Posted on in Features by Rob Sidon


Mela comes from a Sanskrit word for “meeting” or “gathering.” The mother of all melas is the Kumbh Mela, which takes place where India’s most sacred river, the Ganges, flows into another great river, the Yamuna (on the banks of which, a few hundred miles upstream, sits the famous Taj Mahal). India’s ancient civilization was born on fertile plains fed by its rivers, and the confluence of these two great rivers is seen in Hindu mythology as the cradle point where Brahma dreamt up all of creation. Kumbh Mela has been taking place here without a break for over 2,000 years!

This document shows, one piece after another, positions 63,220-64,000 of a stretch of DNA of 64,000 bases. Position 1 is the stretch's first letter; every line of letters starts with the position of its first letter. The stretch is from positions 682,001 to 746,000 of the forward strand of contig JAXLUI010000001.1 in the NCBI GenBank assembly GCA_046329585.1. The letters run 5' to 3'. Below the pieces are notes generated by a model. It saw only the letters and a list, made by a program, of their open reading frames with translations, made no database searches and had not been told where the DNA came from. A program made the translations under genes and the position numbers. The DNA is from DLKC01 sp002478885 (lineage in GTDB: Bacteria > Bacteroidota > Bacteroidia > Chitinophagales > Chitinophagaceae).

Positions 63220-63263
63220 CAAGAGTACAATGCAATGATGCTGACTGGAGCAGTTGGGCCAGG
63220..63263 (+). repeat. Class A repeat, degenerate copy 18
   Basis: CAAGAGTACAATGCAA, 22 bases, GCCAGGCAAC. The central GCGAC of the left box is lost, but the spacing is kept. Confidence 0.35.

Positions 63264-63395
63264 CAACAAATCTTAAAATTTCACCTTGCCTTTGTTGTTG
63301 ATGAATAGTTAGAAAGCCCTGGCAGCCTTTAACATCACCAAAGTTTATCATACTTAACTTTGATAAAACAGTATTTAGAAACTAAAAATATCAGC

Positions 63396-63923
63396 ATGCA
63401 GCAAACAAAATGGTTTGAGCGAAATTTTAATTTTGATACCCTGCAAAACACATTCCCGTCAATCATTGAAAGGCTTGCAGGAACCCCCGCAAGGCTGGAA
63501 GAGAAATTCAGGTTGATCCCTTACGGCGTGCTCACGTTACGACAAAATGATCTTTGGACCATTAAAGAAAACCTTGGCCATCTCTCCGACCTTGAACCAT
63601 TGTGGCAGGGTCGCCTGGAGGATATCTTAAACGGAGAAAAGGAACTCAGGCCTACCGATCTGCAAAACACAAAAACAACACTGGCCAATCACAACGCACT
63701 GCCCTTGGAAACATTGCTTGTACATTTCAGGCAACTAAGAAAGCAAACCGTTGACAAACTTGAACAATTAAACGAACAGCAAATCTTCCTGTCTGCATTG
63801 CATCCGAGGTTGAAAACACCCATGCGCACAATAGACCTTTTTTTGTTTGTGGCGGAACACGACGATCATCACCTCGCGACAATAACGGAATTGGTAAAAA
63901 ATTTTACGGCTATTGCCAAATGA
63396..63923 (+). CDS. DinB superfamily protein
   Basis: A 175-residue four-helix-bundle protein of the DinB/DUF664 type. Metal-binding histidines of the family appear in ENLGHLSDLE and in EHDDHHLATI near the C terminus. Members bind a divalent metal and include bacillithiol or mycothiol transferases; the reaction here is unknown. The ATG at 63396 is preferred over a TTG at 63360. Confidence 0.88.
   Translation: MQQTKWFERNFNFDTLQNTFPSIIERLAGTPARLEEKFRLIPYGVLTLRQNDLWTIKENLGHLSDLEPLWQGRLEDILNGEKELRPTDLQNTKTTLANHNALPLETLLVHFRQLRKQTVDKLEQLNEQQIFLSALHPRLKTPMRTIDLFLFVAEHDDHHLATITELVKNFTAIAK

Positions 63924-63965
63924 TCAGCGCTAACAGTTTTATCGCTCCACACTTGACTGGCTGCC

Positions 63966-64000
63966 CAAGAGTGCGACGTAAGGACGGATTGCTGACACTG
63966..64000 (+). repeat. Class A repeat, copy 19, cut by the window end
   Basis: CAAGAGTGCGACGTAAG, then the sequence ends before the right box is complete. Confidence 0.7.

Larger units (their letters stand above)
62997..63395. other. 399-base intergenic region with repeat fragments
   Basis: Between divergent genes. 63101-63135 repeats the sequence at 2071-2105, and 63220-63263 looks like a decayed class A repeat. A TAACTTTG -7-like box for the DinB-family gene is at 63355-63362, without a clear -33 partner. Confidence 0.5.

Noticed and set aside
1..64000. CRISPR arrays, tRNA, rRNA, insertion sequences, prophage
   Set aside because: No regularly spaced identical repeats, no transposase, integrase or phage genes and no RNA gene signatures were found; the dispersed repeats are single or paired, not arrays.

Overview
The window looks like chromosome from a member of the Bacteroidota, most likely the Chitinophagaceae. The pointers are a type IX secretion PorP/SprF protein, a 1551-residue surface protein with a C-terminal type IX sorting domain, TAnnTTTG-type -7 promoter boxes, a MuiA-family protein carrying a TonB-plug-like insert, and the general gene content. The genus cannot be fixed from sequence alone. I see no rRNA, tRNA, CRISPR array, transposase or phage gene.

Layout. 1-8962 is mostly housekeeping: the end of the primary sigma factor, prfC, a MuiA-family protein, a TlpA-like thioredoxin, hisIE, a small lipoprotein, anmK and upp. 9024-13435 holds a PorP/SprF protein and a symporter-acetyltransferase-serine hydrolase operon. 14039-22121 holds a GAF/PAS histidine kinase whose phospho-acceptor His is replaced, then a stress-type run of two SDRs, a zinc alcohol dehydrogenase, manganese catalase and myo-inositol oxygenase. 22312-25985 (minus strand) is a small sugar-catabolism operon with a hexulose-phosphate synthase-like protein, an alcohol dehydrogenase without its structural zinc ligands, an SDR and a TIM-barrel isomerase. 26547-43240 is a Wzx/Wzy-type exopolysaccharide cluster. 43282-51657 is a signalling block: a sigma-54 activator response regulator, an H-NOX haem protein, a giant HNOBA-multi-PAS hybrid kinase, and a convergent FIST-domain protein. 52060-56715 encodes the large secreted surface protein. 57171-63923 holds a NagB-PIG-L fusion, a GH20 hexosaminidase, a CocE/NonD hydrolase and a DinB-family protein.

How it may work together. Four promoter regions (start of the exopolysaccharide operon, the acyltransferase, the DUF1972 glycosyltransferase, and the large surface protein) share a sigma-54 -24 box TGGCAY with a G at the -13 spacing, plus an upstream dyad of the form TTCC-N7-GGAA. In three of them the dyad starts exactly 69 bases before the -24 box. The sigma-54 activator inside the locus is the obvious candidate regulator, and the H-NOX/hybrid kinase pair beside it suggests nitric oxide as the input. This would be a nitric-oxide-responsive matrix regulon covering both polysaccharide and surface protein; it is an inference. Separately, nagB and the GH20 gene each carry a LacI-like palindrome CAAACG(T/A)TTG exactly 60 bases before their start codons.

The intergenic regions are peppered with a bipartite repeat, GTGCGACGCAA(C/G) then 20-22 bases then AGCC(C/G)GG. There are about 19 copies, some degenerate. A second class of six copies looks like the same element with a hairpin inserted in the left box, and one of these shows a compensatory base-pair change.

From Greek ambassador Megasthenes visiting India 2,400 years ago to our own Mark Twain 120 years ago, many have written about the longestrunning spectacle of yoga and spirituality. It is also the largest gathering of humanity on the planet. At the last Mela, an astonishing 30 million pilgrims streamed in—some staying only long enough for a single bathing in the holy waters, others camping out on the riverbed for weeks.

Common Ground brings you a photographic journey of the Kumbh Mela through the eyes of Jasper Johal, a well-known yoga photographer who grew up in India. The happy sadhu you see on the right happens to live only 50 miles from where Jasper was born. They spent many Mela nights sharing stories in Hindi about their ancestral villages over bonfires, chillums, and chai.

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